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"Don't tell me how educated you are, tell me how much you travelled." ~Mohamed

The plan is to provide monthly budget updates so we can share with you all the excuses we tell each other as to why we have blown the budget out of the water! If you are confused about what budget I am talking about, you need to read the post about our budget for this year as we travel South America. If you're still confused, there is no hope for you.

Our first visible sunset in Puerto Cayo!

June 2018 - By The Numbers

Total: $789.44

Avg. per Day: $30.36

Travel: $239.81

Groveries: $231.27

Restaurants: $198.24

Lodging: $30.00

Misc: $90.12

Quick Summary

As you can see, we were only over our budget of $19.50 per day by $10 (or 50% if you want to be negative about it). So are we concerned? Not really...

Looking at what we spent there is really only one area we could improve on and that would be going out to eat. At the same time, $70 of our restaurant budget was airport food en route to Ecuador. The rest was basically grabbing lunch with our friends once or twice a week on day trips to do sightseeing or to the nearest city an hour away to do our weekly grocery shopping. We have some ideas on how to keep this down moving forward so it isn't a huge concern. We're still learning and we like to explore new foods when we travel.

We got to try the local ceviche!

Groceries were also a big percentage. We buy a lot of fresh food and cook most of our meals so we weren't too surprised here either. After stocking up on essentials the first week (toilet paper, spices, rice, quinoa, etc) our grocery trips have been pretty cheap. Plus, we can get lots of our fruits and veggies from the fruit truck guy which saves us a lot of money.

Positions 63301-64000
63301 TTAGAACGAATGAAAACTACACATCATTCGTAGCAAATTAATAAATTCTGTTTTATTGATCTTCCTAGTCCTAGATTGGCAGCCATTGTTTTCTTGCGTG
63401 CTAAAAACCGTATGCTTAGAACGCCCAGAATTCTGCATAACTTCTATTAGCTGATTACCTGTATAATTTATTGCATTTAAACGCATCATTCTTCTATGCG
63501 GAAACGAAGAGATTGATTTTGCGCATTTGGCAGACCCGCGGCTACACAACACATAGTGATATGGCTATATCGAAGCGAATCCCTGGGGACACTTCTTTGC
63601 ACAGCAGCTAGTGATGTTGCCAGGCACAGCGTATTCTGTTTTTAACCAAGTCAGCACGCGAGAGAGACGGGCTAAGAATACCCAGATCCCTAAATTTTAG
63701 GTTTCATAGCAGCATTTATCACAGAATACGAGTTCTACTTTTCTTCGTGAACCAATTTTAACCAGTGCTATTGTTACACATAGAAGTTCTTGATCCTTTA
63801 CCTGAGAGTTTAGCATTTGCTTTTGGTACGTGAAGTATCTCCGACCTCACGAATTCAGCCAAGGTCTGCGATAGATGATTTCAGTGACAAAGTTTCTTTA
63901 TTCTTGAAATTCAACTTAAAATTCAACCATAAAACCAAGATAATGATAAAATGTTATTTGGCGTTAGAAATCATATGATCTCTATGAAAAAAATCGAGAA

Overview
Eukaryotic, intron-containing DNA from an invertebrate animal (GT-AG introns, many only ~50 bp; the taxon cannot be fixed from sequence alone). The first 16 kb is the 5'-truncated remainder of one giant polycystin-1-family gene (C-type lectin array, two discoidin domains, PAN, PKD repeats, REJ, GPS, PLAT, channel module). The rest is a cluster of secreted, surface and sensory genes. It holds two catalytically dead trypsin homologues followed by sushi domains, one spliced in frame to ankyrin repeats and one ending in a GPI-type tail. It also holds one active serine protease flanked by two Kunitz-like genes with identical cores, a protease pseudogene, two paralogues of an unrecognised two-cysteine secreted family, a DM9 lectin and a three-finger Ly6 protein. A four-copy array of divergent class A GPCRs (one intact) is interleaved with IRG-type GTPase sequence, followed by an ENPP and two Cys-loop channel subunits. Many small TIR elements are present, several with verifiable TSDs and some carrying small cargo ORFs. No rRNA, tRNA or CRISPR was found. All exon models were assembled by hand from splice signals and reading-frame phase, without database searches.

Our haul one Saturday from the food truck (15 oranges for $1!)

The last big one was travel. This included our baggage fees and our $175 bus tickets to get from Ecuador to Peru, neither of which will happen very frequently. In early July we're taking three different buses over the course of about 26 hours of total drive time. This might seem high but when you consider you are getting an extremely nice bus seat that reclines into a bed for about $3/hr per person, it's not so bad. Full review on the bus ride coming soon!

Looking Forward

So how are we going to recover from being 50% over budget at the end of month one? Looking out until the end of October (which is about as far as we have planned), it looks like we should be okay. Here is what we have coming up and why it doesn't look like all hope is lost.

July: We are spending a month with a Workaway host in Peru who will be providing a private room, hot shower, and three meals per day. Costs for July should be negligible.

August: Our research shows it's going to cost about $400 to get from Peru to Sucre, Bolivia (it's a long way!). We also decided we would really benefit from some Spanish schooling. Two weeks of classes, including a place to live, is about $700. At the end of August we will be heading to another Workaway with our friends at Etta Projects outside Santa Cruz, Bolivia. We will be there the remainder of August, September, and October. Once we arrive, our living costs will be near zero since they provide room and board. Our only costs should be my uncontrollable love and obsession for the Bolivian Salteña. Luckily, they are fairly inexpensive.

On November 1st, we will have been in South America for 150 days which means we will have budgeted ourselves to have spent $2,925 (150 days X $19.50). Our estimated costs up to this point are about $2,500 (Spanish school, travel, misc expenses, etc). With any luck (and maybe some discipline) we have a good chance of arriving at November on budget. If not, we will make more excuses then.

Biking to work!

Coming Soon

In the next few weeks we will be publishing a post about our packing and gear list for our trip as well as a full review of our first time ever using Workaway to volunteer with a family as a means to reduce travel costs.

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